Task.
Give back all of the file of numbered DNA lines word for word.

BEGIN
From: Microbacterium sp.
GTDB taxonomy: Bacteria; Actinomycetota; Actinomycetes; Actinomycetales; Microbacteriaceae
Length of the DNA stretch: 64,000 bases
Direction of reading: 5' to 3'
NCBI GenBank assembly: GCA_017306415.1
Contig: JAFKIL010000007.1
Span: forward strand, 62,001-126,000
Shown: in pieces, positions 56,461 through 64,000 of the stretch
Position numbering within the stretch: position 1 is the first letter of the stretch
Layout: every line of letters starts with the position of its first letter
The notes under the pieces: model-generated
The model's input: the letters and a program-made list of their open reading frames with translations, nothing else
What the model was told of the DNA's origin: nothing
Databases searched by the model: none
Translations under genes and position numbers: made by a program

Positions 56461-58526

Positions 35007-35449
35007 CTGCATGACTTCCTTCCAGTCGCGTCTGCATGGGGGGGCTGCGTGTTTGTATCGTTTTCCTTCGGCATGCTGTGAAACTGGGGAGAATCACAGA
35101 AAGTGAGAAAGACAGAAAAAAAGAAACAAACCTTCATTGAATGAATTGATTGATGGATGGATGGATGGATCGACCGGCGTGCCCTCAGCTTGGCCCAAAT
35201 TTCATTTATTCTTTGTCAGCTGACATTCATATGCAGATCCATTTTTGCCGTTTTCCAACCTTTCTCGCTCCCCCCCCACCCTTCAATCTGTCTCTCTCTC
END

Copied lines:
From: Microbacterium sp.
GTDB taxonomy: Bacteria; Actinomycetota; Actinomycetes; Actinomycetales; Microbacteriaceae
Length of the DNA stretch: 64,000 bases
Direction of reading: 5' to 3'
NCBI GenBank assembly: GCA_017306415.1
Contig: JAFKIL010000007.1
Span: forward strand, 62,001-126,000
Shown: in pieces, positions 56,461 through 64,000 of the stretch
Position numbering within the stretch: position 1 is the first letter of the stretch
Layout: every line of letters starts with the position of its first letter
The notes under the pieces: model-generated
The model's input: the letters and a program-made list of their open reading frames with translations, nothing else
What the model was told of the DNA's origin: nothing
Databases searched by the model: none
Translations under genes and position numbers: made by a program

Positions 56461-58526

Positions 35007-35449
35007 CTGCATGACTTCCTTCCAGTCGCGTCTGCATGGGGGGGCTGCGTGTTTGTATCGTTTTCCTTCGGCATGCTGTGAAACTGGGGAGAATCACAGA
35101 AAGTGAGAAAGACAGAAAAAAAGAAACAAACCTTCATTGAATGAATTGATTGATGGATGGATGGATGGATCGACCGGCGTGCCCTCAGCTTGGCCCAAAT
35201 TTCATTTATTCTTTGTCAGCTGACATTCATATGCAGATCCATTTTTGCCGTTTTCCAACCTTTCTCGCTCCCCCCCCACCCTTCAATCTGTCTCTCTCTC